do mockingbirds mock other birds

What do Arkansas, Florida, Mississippi, Tennessee and Texas have in common — other than a passion for college football? Theyve all chosen a feathered plagiarist as their official state bird. The Northern mockingbirds scientific name, Mimus polyglottos, means “mimic of many tongues.” It can imitate the noises made by cardinals, blue jays, wrens, titmice and a variety of other birds. Even more remarkable is this creatures spot-on impressions of car alarms and squeaking gates.

Mimus polyglottos is just one of the 14-plus mockingbird species out there. Many of these birds are known to replicate the sounds of other animals, which begs the question of “why?” Why do mockingbirds “mock?” What evolutionary advantage does this musical talent offer? And do they ever stop learning new songs?

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We spoke with biologist Dave Gammon of Elon University in North Carolina to obtain some answers. Mockingbirds happen to be his specialty. In an email, he states, “I started studying them over a decade ago.” At the time, “everyone was interested in” these experts in mimicry, but “no one studied their mimicry for more than a year or two.” “.

His investigations into their behavior cast doubt on an old assumption. Some birds like macaws and the European starling are capable of picking up new songs throughout their lives. Theyre whats known in the parlance of neurobiology as “open-ended learners.” Other birds are “close-ended learners,” which is to say they cannot master any new songs after reaching a certain age.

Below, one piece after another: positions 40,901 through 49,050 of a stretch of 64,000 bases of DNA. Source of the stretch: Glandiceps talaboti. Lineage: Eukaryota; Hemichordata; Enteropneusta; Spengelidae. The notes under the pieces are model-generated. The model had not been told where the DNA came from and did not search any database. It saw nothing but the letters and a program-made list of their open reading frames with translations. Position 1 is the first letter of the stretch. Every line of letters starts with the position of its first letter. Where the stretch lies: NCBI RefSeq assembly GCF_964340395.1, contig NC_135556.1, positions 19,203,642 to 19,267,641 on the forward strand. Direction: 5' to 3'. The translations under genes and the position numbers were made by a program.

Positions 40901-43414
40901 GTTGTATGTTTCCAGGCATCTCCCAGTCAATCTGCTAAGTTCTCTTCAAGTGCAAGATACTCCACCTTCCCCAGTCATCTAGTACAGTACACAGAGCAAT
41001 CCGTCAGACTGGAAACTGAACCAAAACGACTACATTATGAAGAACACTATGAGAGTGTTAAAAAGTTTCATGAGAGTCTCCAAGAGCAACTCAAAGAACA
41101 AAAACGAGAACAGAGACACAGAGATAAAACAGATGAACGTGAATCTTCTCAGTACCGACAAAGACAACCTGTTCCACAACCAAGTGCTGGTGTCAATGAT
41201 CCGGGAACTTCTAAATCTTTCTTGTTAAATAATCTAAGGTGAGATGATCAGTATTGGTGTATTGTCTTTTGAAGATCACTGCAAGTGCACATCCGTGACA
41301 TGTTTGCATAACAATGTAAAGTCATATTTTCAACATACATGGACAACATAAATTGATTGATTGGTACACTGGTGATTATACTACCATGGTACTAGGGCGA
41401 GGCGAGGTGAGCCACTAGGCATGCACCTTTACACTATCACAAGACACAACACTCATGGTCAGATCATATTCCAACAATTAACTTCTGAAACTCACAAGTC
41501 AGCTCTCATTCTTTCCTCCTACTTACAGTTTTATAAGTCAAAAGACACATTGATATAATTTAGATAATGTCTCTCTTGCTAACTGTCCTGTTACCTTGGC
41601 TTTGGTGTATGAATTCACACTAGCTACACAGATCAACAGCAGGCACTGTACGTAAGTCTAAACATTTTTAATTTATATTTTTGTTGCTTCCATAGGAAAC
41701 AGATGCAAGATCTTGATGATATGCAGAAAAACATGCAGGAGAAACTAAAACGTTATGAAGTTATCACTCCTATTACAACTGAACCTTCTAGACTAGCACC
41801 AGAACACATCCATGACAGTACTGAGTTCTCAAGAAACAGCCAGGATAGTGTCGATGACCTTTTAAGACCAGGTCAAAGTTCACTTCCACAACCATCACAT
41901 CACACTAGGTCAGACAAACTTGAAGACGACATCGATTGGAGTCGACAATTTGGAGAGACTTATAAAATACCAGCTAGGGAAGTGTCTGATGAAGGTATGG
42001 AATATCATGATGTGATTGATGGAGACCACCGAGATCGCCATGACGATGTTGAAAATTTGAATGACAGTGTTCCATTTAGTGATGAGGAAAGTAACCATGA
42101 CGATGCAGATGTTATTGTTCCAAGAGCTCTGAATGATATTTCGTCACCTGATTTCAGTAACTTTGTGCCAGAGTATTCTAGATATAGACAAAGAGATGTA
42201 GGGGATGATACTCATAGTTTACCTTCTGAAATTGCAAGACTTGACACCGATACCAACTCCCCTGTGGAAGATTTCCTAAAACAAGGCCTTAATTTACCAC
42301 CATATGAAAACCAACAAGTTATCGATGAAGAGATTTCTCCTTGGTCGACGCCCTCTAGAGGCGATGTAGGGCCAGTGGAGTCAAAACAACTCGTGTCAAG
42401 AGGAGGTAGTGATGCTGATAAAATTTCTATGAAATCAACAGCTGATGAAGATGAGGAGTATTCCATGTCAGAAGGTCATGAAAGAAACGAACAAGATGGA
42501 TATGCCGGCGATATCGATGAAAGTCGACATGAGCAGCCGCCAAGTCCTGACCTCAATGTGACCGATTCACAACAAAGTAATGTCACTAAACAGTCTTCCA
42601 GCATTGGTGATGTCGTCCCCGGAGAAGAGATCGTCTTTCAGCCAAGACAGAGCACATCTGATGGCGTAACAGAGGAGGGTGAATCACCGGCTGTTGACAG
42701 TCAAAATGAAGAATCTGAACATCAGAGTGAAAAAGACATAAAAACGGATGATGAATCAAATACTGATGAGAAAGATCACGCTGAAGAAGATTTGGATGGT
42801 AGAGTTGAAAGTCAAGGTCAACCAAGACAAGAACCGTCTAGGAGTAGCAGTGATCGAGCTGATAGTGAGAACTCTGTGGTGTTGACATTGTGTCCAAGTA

Ornithologists used to think mockingbirds were open-ended learners. That no longer seems to be the case. Gammon once contrasted recordings from 15 different mockingbirds over a period of many years. You would think that as these feathered musicians grew older, their repertoires would expand even more if they were always picking up new songs. Rather, Gammon discovered that as the birds grew older, they did not add to their individual song banks. “I think its safe to say,” Gammon says, “. that learning the song “Mockingbird” is not as flexible as most people initially believed “.

The mental roots of avian song acquisition are worth exploring. Eliot Brenowitz is a University of Washington psychology and biology professor. He is a specialist in the neurological development of birds and finds the process of our feathered friends learning to sing fascinating.

For some close-ended learners like zebra finches, hatchlings have just one year to memorize all the songs and calls theyll need to know as adults. Then the window closes and their ability to learn new material disappears. “In bird species that learn songs only as juveniles, a region of the brain necessary for learning (called LMAN) decreases in size and neuron number during the first year of life after hatching,” Brenowitz says via email. He adds that other “molecular changes” in the brain conspire to make learning more difficult as time passes. “No one has yet studied the brains of juvenile mockingbirds, so we dont know whether similar changes occur during their first year of life.”


What birds do mockingbirds imitate?

Gammon analyzed his recordings of campus mockingbirds and found that they most often mimicked the Carolina Wren, Tufted Titmouse, Blue Jay, Northern Cardinal, and Eastern Bluebird. Never-mimicked species included the Mourning Dove and Chipping Sparrow.

Do mockingbirds bully other birds?

They often bully other birds away from feeding areas, even if it contains foods they do not like. You can keep Northern Mockingbirds from becoming a bully at your feeders by creating a feeding area just for them.

What kind of bird mimics other birds?

In North America master mimics include mockingbirds, thrashers, and catbirds; all of which are in the family Mimidae, so named because of this family’s skill at mimicking other species.

Are mocking birds aggressive to other birds?

Well, mockingbirds may not inflict too much physical damage to other birds, but they certainly are aggressive toward their feathered kin.